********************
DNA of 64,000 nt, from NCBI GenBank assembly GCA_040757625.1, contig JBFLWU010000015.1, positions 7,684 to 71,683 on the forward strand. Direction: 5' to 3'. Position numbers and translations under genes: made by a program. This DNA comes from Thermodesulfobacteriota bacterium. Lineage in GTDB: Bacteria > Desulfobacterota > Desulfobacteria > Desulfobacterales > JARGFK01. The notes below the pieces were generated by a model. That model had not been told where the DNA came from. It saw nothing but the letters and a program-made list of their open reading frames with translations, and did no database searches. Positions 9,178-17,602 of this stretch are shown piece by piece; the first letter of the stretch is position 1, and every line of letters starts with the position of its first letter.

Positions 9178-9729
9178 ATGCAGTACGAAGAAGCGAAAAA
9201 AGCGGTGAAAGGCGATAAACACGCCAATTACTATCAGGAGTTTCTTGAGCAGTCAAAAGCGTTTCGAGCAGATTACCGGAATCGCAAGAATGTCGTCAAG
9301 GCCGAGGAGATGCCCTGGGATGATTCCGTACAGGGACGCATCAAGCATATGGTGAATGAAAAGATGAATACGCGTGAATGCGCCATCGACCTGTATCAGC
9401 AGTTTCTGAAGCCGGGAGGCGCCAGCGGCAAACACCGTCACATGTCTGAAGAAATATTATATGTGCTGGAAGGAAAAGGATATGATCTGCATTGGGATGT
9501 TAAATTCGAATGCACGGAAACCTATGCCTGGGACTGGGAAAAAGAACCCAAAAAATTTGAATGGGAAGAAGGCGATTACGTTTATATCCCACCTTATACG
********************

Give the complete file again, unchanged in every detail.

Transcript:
DNA of 64,000 nt, from NCBI GenBank assembly GCA_040757625.1, contig JBFLWU010000015.1, positions 7,684 to 71,683 on the forward strand. Direction: 5' to 3'. Position numbers and translations under genes: made by a program. This DNA comes from Thermodesulfobacteriota bacterium. Lineage in GTDB: Bacteria > Desulfobacterota > Desulfobacteria > Desulfobacterales > JARGFK01. The notes below the pieces were generated by a model. That model had not been told where the DNA came from. It saw nothing but the letters and a program-made list of their open reading frames with translations, and did no database searches. Positions 9,178-17,602 of this stretch are shown piece by piece; the first letter of the stretch is position 1, and every line of letters starts with the position of its first letter.

Positions 9178-9729
9178 ATGCAGTACGAAGAAGCGAAAAA
9201 AGCGGTGAAAGGCGATAAACACGCCAATTACTATCAGGAGTTTCTTGAGCAGTCAAAAGCGTTTCGAGCAGATTACCGGAATCGCAAGAATGTCGTCAAG
9301 GCCGAGGAGATGCCCTGGGATGATTCCGTACAGGGACGCATCAAGCATATGGTGAATGAAAAGATGAATACGCGTGAATGCGCCATCGACCTGTATCAGC
9401 AGTTTCTGAAGCCGGGAGGCGCCAGCGGCAAACACCGTCACATGTCTGAAGAAATATTATATGTGCTGGAAGGAAAAGGATATGATCTGCATTGGGATGT
9501 TAAATTCGAATGCACGGAAACCTATGCCTGGGACTGGGAAAAAGAACCCAAAAAATTTGAATGGGAAGAAGGCGATTACGTTTATATCCCACCTTATACG